If the two saws are not going to be used simultaneously, then their
placement relative to each other isn't very critical as long as the
table heights and fence positions are compatible. I'd position them as
close together as possible without causing the structure of either saw
to interfere with operation of the other.
Position along the bench is a little more difficult to decide.
Assuming the walls are a limiting factor - no windows, doorways or
other openings aligned with the bench - I'd give serious thought to
the type of work that you will be doing and try to make a reasonable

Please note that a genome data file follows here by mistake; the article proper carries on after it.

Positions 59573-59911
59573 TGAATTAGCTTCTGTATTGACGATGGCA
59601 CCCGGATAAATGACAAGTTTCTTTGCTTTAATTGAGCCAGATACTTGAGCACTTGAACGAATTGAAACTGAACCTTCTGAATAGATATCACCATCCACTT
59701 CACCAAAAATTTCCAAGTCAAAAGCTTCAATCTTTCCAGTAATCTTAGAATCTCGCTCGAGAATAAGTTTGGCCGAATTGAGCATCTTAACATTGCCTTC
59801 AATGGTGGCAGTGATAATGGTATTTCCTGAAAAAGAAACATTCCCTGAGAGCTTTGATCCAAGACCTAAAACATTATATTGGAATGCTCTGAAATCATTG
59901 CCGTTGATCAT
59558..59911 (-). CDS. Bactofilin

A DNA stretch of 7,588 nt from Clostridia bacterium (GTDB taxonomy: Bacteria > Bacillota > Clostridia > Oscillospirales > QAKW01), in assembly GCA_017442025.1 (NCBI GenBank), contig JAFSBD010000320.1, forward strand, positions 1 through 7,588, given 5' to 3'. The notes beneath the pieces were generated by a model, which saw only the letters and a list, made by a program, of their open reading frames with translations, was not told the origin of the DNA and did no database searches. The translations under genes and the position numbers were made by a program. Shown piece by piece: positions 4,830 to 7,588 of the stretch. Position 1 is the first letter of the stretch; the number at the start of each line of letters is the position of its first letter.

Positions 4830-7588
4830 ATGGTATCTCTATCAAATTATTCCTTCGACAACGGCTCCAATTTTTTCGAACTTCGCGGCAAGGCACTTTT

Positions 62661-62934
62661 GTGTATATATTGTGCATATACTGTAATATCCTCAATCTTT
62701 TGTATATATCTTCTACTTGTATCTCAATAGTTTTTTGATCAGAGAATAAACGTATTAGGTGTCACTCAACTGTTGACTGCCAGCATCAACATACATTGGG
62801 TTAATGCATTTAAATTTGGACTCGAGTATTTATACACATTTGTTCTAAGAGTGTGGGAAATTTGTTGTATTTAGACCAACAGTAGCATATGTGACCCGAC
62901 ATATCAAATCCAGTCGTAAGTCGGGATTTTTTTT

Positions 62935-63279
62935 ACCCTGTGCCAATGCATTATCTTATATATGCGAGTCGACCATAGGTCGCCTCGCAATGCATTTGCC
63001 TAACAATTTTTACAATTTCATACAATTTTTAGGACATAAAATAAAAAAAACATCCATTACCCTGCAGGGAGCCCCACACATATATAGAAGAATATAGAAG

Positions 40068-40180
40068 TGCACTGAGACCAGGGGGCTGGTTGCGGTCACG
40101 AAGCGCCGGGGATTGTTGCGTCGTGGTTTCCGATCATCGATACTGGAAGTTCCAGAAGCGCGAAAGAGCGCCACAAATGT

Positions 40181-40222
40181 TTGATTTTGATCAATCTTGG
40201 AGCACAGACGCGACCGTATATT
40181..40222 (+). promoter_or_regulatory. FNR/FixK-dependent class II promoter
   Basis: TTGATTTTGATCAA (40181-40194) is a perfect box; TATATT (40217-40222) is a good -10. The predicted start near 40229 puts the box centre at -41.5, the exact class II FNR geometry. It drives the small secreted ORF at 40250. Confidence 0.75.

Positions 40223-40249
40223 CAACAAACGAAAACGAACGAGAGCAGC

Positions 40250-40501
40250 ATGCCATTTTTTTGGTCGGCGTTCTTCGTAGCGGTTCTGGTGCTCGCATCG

estimate of the longest rip cuts you expect to make. Position the RAS
such that it's no closer to either wall than that dimension plus
whatever clearance is comfortable for you. Likewise, try to estimate
what the longest workpiece and/or offcuts you're likely to have to
accommodate with crosscuts on either saw and position the saws
laterally so they will accommodate those lengths. A location near the
center will probably, repeat probably, give you the most flexibility
for crosscuts and will maximize the length of rip cuts that you can
I can almost guarantee that whatever lateral location you choose,
eventually you're going to run into a case where you simply cannot put
the cutline under the blade without punching a hole through the wall.
Have a couple of sawhorses and a circular saw or handsaw available to
handle it when that happens.